Step 12: Prototype version - software
There is an internal time representation, consisting of three ints: currentSeconds, currentMinutes and currentHours. This time is pre-set at start up and incremented while the program runs.
The main loop of the program makes a note of the start time, then continuously checks the current time to see if it's 1000 milliseconds later or not. If it is, then it increments the internal clock time (doTick()) and hits a procedure to change the position of the indicators on the clock (renderTime()).
The procedure doTick() deals with incrementing seconds into minutes, and minutes into hours, and resetting those values when necessary.
The procedure renderTime() deals with converting the time in H:M:S into positions on the clock face, or more correctly, positions of the stepper. The program has a concept of the current position of the indicators (preset on startup at 00:00 - the far left position), and uses this initial start position to decide whether to move the stepper forwards or backwards.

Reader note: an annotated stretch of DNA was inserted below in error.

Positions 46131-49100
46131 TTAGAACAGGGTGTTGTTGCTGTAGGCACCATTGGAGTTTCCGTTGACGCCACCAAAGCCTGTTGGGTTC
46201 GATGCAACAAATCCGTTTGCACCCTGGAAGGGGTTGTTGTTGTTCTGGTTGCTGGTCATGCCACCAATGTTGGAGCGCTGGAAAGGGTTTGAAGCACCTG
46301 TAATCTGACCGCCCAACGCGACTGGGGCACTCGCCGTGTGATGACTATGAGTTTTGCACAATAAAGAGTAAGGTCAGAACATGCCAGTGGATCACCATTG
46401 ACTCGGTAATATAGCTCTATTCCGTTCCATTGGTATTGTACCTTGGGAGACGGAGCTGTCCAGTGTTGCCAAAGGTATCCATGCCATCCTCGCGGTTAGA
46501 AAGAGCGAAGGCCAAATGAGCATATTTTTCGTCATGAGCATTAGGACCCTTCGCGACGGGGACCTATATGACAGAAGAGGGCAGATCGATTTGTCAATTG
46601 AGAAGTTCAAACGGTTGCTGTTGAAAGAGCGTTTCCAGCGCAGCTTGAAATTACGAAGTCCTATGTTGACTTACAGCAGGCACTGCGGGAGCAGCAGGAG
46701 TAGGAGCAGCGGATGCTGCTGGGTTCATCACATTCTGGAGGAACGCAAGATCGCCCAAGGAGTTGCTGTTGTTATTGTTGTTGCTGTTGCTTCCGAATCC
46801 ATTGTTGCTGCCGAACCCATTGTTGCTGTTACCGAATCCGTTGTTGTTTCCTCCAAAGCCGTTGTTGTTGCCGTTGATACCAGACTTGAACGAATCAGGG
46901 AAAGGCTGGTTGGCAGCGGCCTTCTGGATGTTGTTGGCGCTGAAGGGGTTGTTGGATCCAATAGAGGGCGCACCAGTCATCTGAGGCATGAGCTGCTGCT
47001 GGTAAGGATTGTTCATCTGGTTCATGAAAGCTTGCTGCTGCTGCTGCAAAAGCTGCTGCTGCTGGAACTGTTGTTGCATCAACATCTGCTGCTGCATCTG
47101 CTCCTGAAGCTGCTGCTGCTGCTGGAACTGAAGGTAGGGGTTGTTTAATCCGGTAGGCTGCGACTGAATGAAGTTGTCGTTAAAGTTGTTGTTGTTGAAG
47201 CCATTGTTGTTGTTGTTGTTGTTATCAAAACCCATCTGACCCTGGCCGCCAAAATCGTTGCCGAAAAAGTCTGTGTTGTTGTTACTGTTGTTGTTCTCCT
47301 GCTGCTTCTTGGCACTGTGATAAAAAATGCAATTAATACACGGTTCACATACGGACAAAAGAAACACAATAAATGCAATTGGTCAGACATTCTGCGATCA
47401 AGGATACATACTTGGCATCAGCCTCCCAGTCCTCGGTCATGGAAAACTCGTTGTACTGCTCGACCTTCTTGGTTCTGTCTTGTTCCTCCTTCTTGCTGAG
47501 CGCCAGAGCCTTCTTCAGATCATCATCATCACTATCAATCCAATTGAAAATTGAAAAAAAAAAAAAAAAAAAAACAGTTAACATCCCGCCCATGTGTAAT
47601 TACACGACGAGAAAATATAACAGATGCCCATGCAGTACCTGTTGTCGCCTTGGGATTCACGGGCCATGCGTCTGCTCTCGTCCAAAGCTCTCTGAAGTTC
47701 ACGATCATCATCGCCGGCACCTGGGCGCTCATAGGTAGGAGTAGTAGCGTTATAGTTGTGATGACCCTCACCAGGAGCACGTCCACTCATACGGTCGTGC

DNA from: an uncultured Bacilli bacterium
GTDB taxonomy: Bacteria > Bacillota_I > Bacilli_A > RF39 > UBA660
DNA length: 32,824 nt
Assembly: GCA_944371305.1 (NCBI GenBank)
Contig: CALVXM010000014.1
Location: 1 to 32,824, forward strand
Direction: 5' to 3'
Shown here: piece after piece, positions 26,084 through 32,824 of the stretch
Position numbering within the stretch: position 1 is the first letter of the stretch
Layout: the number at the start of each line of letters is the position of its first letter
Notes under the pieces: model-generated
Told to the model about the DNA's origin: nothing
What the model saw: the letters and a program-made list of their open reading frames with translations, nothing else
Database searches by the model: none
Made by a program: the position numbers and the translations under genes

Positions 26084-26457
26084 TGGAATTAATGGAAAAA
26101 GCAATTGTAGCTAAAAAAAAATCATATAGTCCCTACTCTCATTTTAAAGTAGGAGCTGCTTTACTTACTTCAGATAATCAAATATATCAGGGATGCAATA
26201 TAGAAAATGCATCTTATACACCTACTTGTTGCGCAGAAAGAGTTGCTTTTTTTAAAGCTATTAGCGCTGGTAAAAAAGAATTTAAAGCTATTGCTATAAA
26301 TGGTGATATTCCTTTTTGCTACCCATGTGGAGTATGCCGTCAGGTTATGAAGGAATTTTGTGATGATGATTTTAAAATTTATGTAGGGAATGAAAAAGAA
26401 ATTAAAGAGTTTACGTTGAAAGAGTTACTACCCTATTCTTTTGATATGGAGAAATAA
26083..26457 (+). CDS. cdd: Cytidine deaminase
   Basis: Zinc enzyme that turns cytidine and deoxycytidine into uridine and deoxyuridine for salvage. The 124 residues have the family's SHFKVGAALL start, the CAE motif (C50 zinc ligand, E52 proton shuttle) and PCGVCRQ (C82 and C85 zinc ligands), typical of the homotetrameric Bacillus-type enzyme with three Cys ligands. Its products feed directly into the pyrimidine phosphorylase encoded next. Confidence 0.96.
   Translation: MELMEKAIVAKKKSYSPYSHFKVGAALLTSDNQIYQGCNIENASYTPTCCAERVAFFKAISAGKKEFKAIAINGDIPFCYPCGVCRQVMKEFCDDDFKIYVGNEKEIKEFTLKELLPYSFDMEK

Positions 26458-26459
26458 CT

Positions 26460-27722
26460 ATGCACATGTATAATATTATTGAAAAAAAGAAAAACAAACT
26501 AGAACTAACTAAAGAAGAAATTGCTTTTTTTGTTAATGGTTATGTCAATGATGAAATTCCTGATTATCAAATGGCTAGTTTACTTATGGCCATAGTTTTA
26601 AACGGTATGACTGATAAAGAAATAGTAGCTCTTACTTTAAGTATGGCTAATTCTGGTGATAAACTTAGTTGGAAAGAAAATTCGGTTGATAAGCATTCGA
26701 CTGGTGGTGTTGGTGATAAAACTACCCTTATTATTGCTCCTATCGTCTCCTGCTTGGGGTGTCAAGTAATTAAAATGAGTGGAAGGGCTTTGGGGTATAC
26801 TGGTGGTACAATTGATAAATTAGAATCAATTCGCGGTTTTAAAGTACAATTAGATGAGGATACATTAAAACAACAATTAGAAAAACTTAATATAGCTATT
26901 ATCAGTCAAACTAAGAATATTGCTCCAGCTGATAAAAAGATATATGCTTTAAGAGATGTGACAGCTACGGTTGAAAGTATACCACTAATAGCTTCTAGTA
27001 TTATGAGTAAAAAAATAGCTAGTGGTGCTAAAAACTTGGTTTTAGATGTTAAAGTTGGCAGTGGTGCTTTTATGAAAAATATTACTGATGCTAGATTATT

Using the internal time keeping of the Arduino is fairly dodgy ground (see this instructable for a good run down on why, and a possible solution). There's lots of ways round this if it's important: The main Arduino pages have a few ways to make it accurate, as well as stuff about using the Time library. I went for a more simple solution, given that it's a prototype (yes, that is my excuse for every time I make a hack).
I am using the AFMotor library for driving the steppers, because I am using the Adafruit motorshield. If you run the steppers through another circuit, you can probably use the regular Arduino stepper libraries with minimal code chopping. If you download the code, the file should be saved with a .pde on the end. Not sure how to change the filename on instructables!